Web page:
On his theory that it is not every day that a person turns 90, Frank Litsky threw himself a party the other night.
Frank drew over 40 old hands from the Times, who celebrated him – and our business, which was putting out the paper on deadline.
Looking great, sounding great, Frank noted others in his nonagenarian state – Tony Bennett, Fidel Castro, Queen Elizabeth II and Prince Philip, Cloris Leachman, Jerry Lewis, Mel Brooks, Don Rickles, just to name a few. (The overall list is impressive.)
Colleagues from the 50’s and 60’s, Gay Talese and Bob Lipsyte, made lovely talks about Frank’s energy and knowledge and productivity.
In an informal chat, I reminded Frank of my nickname for him -- Four-Fifty. This stems from when I came over from Newsday in 1968 with a lot to say, and Frank was the day assignment editor who shoehorned stories into the section.
I would check in each day with proposals for lengthy rambles about the Amazing Mets or the post-Mantle Yankees, and Frank would cut me dead with the fatal words: “Four-fifty.” That is, 450 words
Frank Litsky stifled my imagination and made it impossible to show my stuff, to the point that my career and the paper suffered terribly. He has never repented.
We crowded into Coogan’s Restaurant in Washington Heights, near the armory which has been refurbished to house Frank’s beloved track and field. (The proprietor, Peter Walsh, himself a copy boy at the Times in the late ‘60’s, even serenaded us with a song in Gaelic.)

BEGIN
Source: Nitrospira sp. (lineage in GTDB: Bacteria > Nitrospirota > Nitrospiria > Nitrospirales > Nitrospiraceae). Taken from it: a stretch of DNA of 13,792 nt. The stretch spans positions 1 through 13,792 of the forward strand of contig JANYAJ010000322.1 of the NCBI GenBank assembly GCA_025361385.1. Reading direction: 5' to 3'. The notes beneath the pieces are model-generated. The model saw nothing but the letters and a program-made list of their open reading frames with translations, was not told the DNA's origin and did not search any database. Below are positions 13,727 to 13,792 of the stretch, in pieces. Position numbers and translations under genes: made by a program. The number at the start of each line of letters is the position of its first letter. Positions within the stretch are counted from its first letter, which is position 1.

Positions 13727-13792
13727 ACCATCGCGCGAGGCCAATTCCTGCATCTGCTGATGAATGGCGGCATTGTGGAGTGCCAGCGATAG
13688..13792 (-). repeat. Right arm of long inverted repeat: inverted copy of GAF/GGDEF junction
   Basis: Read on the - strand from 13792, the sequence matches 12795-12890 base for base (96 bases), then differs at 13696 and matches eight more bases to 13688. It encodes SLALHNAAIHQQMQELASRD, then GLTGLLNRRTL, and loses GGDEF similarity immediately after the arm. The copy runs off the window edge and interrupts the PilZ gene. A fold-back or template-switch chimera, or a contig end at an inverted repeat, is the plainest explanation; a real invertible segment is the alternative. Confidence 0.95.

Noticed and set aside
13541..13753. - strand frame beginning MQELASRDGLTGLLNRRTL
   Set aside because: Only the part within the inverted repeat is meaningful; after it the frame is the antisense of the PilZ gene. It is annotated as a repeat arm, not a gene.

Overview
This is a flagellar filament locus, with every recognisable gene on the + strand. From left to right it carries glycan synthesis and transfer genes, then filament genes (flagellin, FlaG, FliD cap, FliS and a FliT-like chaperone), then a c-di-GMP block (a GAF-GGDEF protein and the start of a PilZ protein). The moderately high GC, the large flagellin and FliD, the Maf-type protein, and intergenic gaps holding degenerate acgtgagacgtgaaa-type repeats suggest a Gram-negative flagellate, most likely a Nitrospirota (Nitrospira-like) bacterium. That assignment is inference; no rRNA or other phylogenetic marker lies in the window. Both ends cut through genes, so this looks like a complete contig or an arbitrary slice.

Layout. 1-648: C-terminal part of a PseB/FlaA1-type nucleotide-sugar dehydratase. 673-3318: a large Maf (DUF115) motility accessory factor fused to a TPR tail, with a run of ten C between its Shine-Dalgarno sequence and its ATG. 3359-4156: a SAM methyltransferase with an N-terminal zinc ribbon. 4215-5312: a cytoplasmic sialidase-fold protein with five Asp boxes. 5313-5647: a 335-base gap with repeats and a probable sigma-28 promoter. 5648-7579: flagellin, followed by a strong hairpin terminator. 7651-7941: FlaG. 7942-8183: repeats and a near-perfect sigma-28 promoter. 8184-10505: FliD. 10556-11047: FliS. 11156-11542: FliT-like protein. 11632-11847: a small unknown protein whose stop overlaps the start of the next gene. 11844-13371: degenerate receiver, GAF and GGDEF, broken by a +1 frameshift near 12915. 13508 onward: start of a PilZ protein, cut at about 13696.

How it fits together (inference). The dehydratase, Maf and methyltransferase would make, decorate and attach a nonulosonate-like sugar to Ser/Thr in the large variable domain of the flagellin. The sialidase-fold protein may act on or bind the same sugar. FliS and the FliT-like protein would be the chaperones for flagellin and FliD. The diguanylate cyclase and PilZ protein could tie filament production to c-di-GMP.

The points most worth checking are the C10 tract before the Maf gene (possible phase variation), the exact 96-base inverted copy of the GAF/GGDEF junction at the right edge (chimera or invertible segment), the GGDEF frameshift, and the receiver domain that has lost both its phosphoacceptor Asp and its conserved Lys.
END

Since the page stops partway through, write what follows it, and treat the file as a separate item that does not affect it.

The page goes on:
We all had histories with each other, over the decades: Sports editors who had made tough decisions. Copy editors who had pulled stories together minutes before the press run. Reporters who had broken good stories. Columnists who had typed our precious little thoughts. Clerks and office managers who made the whole thing work.
Margaret Roach, the journalist daughter of James Roach, the beloved sports editor of the ’60’s, was there. Joe Vecchione and Neil Amdur, two subsequent sports editors. Fern Turkowitz and now TerriAnn Glynn, who held the section together.
All of us could, if we tried, recall snit fits and frustrations with some of the people we were now hugging. But what we remembered most was somehow letting the esteemed production people push the button on time. What we had in common was the identification with the physical product that people held in their hands, read seriously. It is in our blood.
Frank Litsky, who covered Olympics and pro football and women’s basketball, has known good times and terrible times, and now he sat there, a wise old Buddha figure with a New York accent, with “the love of my life,” Zina Greene, listening to old stories, some true.
One thing I learned that night was that in his alleged retirement, Frank has contributed over 100 obituaries of sports figures, sitting there in the digital can.
I am betting all his masterpieces go over 450 words. Just saying.
Measuring Covid Deaths, by David Leonhardt. July 17, 2023. NYT online.
The United States has reached a milestone in the long struggle against Covid: The total number of Americans dying each day — from any cause — is no longer historically abnormal….
After three horrific years, in which Covid has killed more than one million Americans and transformed parts of daily life, the virus has turned into an ordinary illness.
The progress stems mostly from three factors:
First, about three-quarters of U.S. adults have received at least one vaccine shot.